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Please use this identifier to cite or link to this item: http://hdl.handle.net/123456789/3005

Authors: Rawda, Seman
Advisors: Prof. Zerihun Woldu
Keywords: Abandoned,
livestock dung
Copyright: Jul-2007
Date Added: 11-May-2012
Publisher: AAU
Abstract: Dung seed content of cattle, donkey and sheep were studied using a greenhouse technique. Four replicates of 125 g dry weight of dung from each type of livestock were collected during 12 consecutive sessions starting from October 2/2006 – March16/2007 in natural grassland. The comparison is done among animal dung and control as well as within animal dung in 15, 30, 60, 90 and 180 days intervals. Multivariate numerical analysis as resemblance index was used to compare species composition among animals dung sources. A substantial quantity and range of seeds are dispersed by the three livestock species in grazed ecosystems, and this could have a significant effect on the dynamics and species richness of these systems. A total of 7417 seedling from 41 species germinated which is equivalent to 206 germinations per kg of dung. The most abundantly and frequently recorded plant species were Eragrostis teff and Trifolium tembense and different Poaceae and Fabaceae species. Seed density and species richness were further analyzed by Shannon-Weiner Diversity Index. This study proves the effectiveness of livestock in the dispersal of viable seed via dung. The differences in richness and vegetation composition show clarification over time. This experiment proves the potential utility of this treatment for the restoration of species richness in abandoned pastures.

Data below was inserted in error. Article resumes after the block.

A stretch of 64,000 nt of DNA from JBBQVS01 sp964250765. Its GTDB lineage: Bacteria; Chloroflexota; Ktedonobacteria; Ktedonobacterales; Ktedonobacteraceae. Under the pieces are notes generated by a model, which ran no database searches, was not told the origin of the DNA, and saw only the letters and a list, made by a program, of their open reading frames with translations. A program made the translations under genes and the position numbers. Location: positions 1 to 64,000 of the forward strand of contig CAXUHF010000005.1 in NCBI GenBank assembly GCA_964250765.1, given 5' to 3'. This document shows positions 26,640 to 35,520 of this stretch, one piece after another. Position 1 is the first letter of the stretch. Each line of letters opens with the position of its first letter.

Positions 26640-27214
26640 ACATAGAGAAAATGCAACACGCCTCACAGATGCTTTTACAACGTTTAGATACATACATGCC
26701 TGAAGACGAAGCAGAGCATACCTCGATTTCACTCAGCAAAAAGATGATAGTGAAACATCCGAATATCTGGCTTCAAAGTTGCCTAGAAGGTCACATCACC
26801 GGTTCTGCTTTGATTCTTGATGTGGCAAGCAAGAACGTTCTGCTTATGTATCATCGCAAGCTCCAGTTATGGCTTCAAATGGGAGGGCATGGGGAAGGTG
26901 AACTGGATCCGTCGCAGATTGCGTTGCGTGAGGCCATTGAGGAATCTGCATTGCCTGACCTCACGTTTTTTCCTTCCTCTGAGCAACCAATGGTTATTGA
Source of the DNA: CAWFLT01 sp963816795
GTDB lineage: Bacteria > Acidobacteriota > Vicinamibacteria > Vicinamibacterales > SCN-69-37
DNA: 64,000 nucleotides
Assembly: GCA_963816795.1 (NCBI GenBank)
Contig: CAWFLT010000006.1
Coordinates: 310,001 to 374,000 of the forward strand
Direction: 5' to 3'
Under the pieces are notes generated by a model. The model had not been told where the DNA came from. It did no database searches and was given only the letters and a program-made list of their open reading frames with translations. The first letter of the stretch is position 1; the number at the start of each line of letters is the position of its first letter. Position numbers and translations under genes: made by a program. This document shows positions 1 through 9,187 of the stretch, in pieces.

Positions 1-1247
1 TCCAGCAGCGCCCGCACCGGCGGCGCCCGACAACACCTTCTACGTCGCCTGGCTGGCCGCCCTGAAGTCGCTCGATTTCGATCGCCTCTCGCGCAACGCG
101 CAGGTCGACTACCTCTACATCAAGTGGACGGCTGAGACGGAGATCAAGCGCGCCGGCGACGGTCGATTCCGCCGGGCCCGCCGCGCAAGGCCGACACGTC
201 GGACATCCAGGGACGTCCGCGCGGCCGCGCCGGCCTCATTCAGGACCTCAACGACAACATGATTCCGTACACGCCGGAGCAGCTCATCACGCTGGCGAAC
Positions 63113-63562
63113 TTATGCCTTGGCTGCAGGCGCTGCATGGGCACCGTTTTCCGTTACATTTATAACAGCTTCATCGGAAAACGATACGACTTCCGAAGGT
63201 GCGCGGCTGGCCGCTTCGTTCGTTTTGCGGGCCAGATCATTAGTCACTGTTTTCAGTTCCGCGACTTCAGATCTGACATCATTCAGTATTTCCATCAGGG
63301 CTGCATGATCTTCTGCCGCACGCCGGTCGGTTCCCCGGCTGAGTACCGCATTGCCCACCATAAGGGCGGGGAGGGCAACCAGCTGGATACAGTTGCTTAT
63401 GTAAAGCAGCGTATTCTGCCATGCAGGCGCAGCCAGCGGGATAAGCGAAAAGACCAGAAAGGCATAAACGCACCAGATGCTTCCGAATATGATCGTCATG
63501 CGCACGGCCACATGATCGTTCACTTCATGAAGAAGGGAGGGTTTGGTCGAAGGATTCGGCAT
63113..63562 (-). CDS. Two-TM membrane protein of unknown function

URI: http://hdl.handle.net/123456789/3005
Appears in:Thesis - Environmental Sciences

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